Blue Coat Devices capable of filtering, censorship, and surveillance are being used around the world. 61 of these Blue Coat appliances are on public or government networks in countries with a history of concerns over human rights, surveillance, and censorship. Our findings support the need for national and international scrutiny of Blue Coat implementations in the countries we have identified, and a closer look at the global proliferation of “dual-use” information and communication technologies.
This is an update to our November 2011 report titledThe Canadian Connection: An investigation of Syrian government and Hezbullah web hosting in Canada, which examined the use of web servers based in Canada, the U.S., and European countries to host Syrian government websites and websites of the Lebanese political party Hezbullah. Our findings indicate that, while many of the websites we examined in 2011 have changed hosting providers, a number of Syrian government and Hezbullah websites still maintain an online presence through the services of North American and European web hosts.
Ethiopia remains a dangerous country in which to express dissent online. The recent conviction of a number of bloggers and journalists, combined with the country’s history of filtering critical political content online, demonstrates the restrictive nature of the country’s information environment. This blog post describes recent developments in the country and reports on the results of ONI testing conducted in September 2012.
After years spent as one of the world’s most strictly controlled information environments, the government of Burma has recently begun to open up access to previously censored online content. Recent OpenNet Initiative testing has confirmed these changes, finding a variety of opposition websites, critical blogs and foreign news sites to be accessible after years of blocking. This ONI blog post discusses recent developments in Burma and reports on the results of testing conducted in Burma in August 2012.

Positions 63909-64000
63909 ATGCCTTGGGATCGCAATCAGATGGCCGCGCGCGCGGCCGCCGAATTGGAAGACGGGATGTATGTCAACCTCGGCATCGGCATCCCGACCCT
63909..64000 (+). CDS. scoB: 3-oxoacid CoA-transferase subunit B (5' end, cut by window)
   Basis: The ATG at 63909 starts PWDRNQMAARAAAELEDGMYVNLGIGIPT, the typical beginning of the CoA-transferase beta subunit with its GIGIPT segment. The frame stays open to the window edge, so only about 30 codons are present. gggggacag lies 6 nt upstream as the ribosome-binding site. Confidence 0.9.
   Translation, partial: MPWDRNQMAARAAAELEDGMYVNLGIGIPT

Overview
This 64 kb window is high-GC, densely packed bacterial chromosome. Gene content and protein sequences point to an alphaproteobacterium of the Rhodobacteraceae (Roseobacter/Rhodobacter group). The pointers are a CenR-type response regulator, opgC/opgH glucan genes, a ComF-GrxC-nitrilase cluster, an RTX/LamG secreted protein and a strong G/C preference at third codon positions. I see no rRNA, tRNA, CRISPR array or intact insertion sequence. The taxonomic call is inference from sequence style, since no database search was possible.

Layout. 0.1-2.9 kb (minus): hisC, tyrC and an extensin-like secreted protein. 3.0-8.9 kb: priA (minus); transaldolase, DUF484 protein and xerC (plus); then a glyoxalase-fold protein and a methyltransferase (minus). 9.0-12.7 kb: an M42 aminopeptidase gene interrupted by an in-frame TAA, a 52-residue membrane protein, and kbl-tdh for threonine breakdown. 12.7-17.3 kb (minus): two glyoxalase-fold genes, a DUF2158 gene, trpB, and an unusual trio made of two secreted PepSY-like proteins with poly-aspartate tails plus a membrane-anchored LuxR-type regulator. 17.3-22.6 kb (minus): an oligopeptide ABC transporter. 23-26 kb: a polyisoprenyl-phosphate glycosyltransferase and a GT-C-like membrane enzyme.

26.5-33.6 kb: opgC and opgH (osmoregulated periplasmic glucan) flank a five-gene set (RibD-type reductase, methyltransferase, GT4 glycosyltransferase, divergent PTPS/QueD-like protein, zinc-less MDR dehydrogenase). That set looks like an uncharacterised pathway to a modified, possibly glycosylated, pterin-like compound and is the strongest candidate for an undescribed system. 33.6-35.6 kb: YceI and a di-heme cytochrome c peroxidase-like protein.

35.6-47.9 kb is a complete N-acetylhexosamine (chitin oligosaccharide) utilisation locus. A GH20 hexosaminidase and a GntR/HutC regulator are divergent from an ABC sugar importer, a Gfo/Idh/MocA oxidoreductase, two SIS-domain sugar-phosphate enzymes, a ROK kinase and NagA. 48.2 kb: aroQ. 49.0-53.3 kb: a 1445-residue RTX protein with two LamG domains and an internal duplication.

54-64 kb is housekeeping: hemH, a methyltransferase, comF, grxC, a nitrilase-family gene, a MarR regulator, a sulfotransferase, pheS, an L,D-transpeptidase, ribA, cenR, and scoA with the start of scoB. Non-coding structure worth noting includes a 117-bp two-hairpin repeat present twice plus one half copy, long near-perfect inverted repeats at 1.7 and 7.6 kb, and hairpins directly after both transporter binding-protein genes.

Online freedom of expression continues to be threatened in Vietnam, as recently proposed regulations and the ongoing detainment and harassment of bloggers combine with an already strict regime of Internet filtering to further restrict information openness. This OpenNet Initiative blog post describes these new developments and reports on the results of testing conducted in Vietnam from April to August 2012.
OpenNet Initiative research has documented that web filtering applied by India-based ISPs is also filtering content for customers of an ISP in Oman. This “upstream filtering” is restricting access to news sites, political blogs and file sharing sites for customer’s of Omantel, who have limited opportunities for recourse. Combined with the significant filtering implemented by Omantel itself, this essentially puts users in Oman behind multiple layers of national-level filtering.
The Citizen Lab analyzes a recent targeted malware attack against the Tibetan community spoofing the June 14, 2012 resolution of the European Parliament (EP) on the human rights situation in Tibet. While such repurposing of authentic content for use as a malware delivery mechanism is not unusual, this incident raises serious questions surrounding the use of legitimate political resources for illegitimate ends.